Cookies Policy

This site uses cookies. By continuing to browse the site you are agreeing to our use of cookies.

I accept this policy

Find out more here

Sexual Rights as Human Rights – Protected under Existing Human Rights Treaties?

No metrics data to plot.
The attempt to load metrics for this article has failed.
The attempt to plot a graph for these metrics has failed.
The full text of this article is not currently available.

Brill’s MyBook program is exclusively available on BrillOnline Books and Journals. Students and scholars affiliated with an institution that has purchased a Brill E-Book on the BrillOnline platform automatically have access to the MyBook option for the title(s) acquired by the Library. Brill MyBook is a print-on-demand paperback copy which is sold at a favorably uniform low price.

Access this article

+ Tax (if applicable)
Add to Favorites
You must be logged in to use this functionality

image of Nordic Journal of International Law

Existing case law under human rights treaties, in particular Article 8 of the European Convention on Human Rights, includes several findings and interpretations related to sexual rights. The sexual identity and orientation of a person, as well as his or her sexual autonomy and integrity have found protection under the right to respect for one's private and family life. Among other important treaty provisions giving protection to sexual rights in the framework of international human rights law are the prohibition of torture and other inhuman or degrading treatment, the prohibition of discrimination, the right to a fair trial and the right to marry and to found a family. Under humanitarian law rape, one of the main forms of violations of sexual integrity and autonomy, is defined as a crime against humanity, with the consequence of individual criminal responsibility arising. Rape committed by a public official during detention has been defined as form of torture by the European Court of Human Rights. Positive state obligations exist under the right to respect for an individual's private life to sanction rape or other breaches of sexual autonomy and integrity when committed by other private individuals. Sexual identity and its manifestations, again, enjoy protection under the right to private and family life, as has been shown by international case law related to homosexuality and transsexualism. Here, the autonomous and independent non-discrimination clause in Article 26 of the International Covenant on Civil and Political Rights is a basis for further guarantees.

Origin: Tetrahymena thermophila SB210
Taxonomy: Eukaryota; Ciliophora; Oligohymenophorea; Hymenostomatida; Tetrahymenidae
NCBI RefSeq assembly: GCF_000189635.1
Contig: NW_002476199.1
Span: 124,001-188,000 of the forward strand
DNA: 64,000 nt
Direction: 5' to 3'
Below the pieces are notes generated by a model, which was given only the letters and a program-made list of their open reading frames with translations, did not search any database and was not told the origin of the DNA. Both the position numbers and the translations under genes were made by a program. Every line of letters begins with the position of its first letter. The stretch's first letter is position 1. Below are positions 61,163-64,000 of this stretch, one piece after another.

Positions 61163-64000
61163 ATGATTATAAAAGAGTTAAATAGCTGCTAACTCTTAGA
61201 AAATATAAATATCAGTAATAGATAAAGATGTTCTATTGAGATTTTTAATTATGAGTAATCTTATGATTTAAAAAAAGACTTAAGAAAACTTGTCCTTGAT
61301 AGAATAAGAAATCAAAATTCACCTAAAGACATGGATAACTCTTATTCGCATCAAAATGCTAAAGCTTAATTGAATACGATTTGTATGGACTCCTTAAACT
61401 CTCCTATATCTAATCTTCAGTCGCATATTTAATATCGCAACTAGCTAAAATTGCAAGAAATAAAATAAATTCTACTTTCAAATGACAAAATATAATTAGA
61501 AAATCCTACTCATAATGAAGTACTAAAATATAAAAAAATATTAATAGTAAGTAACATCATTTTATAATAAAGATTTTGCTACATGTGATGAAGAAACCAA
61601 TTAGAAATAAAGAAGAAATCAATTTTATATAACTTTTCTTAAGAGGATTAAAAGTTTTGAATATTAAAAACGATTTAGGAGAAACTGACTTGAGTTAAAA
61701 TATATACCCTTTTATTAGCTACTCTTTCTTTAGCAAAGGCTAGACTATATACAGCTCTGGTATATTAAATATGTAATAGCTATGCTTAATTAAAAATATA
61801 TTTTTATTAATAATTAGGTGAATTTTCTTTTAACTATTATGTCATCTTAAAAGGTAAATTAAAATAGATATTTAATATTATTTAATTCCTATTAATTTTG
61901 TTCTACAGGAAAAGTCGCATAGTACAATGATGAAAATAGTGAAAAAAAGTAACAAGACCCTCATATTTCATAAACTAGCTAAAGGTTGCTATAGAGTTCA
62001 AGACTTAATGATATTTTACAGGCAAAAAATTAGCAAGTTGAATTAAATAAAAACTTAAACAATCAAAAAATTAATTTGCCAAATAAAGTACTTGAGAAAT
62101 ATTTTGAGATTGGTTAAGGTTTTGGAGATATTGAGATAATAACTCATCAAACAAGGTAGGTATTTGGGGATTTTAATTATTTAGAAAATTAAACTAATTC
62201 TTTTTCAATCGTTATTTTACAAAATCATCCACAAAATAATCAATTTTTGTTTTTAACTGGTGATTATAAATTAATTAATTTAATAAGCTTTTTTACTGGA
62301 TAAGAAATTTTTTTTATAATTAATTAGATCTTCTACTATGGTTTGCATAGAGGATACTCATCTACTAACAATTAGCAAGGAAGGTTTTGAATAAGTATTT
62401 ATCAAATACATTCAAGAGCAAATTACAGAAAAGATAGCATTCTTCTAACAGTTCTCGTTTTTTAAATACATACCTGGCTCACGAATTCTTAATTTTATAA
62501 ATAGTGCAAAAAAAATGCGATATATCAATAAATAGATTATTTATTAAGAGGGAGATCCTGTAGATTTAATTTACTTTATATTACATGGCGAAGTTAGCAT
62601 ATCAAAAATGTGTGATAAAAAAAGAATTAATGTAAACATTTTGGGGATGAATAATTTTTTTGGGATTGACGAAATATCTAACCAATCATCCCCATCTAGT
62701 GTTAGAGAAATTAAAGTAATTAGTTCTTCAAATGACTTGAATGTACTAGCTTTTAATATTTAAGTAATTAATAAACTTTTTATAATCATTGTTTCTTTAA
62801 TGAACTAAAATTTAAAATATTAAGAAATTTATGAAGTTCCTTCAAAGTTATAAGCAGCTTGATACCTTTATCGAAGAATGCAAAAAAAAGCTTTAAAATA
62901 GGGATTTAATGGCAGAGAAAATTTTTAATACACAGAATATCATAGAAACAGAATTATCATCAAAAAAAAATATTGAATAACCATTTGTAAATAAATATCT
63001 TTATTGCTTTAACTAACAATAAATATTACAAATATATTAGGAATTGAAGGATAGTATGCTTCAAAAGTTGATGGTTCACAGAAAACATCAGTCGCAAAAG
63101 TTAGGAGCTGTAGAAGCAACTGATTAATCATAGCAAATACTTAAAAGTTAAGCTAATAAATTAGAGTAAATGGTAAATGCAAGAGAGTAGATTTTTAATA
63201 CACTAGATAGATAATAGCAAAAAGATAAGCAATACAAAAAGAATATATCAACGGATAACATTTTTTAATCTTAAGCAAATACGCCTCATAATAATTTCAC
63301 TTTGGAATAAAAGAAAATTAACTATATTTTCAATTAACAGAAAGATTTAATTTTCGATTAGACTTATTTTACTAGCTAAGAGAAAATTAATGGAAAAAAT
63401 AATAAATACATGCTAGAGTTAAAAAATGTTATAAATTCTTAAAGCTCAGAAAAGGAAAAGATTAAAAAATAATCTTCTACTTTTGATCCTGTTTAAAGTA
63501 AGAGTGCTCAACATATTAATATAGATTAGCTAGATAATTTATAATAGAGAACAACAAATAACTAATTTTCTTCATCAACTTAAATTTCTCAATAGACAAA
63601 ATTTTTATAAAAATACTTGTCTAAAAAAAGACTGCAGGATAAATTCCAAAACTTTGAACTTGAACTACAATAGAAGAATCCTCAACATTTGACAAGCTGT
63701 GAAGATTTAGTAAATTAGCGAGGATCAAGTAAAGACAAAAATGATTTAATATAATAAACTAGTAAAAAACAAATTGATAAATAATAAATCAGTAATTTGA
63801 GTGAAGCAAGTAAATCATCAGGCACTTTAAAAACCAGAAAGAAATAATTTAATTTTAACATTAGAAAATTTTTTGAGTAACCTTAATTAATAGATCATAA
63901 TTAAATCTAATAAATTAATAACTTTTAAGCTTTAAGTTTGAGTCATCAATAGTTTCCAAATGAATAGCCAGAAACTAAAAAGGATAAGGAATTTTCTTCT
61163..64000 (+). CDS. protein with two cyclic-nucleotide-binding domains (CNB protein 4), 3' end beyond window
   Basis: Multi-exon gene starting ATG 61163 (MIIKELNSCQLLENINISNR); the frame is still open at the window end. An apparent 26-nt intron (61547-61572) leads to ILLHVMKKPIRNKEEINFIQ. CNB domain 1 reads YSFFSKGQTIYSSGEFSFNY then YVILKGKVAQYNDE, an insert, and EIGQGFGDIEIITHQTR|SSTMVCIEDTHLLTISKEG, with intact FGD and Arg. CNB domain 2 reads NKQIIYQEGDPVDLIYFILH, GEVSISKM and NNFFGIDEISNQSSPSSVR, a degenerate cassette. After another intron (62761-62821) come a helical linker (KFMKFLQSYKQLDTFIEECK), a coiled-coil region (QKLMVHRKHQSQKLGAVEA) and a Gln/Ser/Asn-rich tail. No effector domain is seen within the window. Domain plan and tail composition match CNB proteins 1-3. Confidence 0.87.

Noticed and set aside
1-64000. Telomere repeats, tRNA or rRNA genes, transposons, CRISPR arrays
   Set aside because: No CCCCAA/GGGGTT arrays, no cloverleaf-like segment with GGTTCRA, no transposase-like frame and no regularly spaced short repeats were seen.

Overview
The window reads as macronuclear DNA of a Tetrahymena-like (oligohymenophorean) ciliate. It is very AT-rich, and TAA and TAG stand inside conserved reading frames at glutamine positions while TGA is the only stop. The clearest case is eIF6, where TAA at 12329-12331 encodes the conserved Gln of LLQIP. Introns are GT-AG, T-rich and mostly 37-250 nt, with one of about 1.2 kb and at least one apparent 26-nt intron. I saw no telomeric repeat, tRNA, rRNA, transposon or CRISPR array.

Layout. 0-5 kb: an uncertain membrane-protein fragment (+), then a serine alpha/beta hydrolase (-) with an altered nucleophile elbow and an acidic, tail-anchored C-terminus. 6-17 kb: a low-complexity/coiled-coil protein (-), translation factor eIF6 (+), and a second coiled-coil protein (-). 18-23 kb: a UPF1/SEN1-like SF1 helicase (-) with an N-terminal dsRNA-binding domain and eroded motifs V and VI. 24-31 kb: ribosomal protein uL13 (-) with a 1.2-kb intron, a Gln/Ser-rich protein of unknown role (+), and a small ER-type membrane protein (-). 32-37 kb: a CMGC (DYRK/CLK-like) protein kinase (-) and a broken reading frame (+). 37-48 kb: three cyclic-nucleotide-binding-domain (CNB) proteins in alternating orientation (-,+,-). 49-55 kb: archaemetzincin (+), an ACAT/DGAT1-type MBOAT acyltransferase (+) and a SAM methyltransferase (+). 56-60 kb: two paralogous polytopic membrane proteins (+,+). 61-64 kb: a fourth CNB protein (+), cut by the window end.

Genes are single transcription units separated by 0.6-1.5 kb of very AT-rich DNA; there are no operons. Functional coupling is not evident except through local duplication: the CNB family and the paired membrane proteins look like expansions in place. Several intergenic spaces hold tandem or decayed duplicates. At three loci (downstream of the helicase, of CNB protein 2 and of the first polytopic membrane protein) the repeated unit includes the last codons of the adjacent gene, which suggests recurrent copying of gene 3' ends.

Affiliations: 1: Professor of Law (Associate Professor of Constitutional Law), University of Helsinki, Finland


Full text loading...


Data & Media loading...

Article metrics loading...



Can't access your account?
  • Tools

  • Add to Favorites
  • Printable version
  • Email this page
  • Subscribe to ToC alert
  • Get permissions
  • Recommend to your library

    You must fill out fields marked with: *

    Librarian details
    Your details
    Why are you recommending this title?
    Select reason:
    Nordic Journal of International Law — Recommend this title to your library
  • Export citations
  • Key

  • Full access
  • Open Access
  • Partial/No accessInformation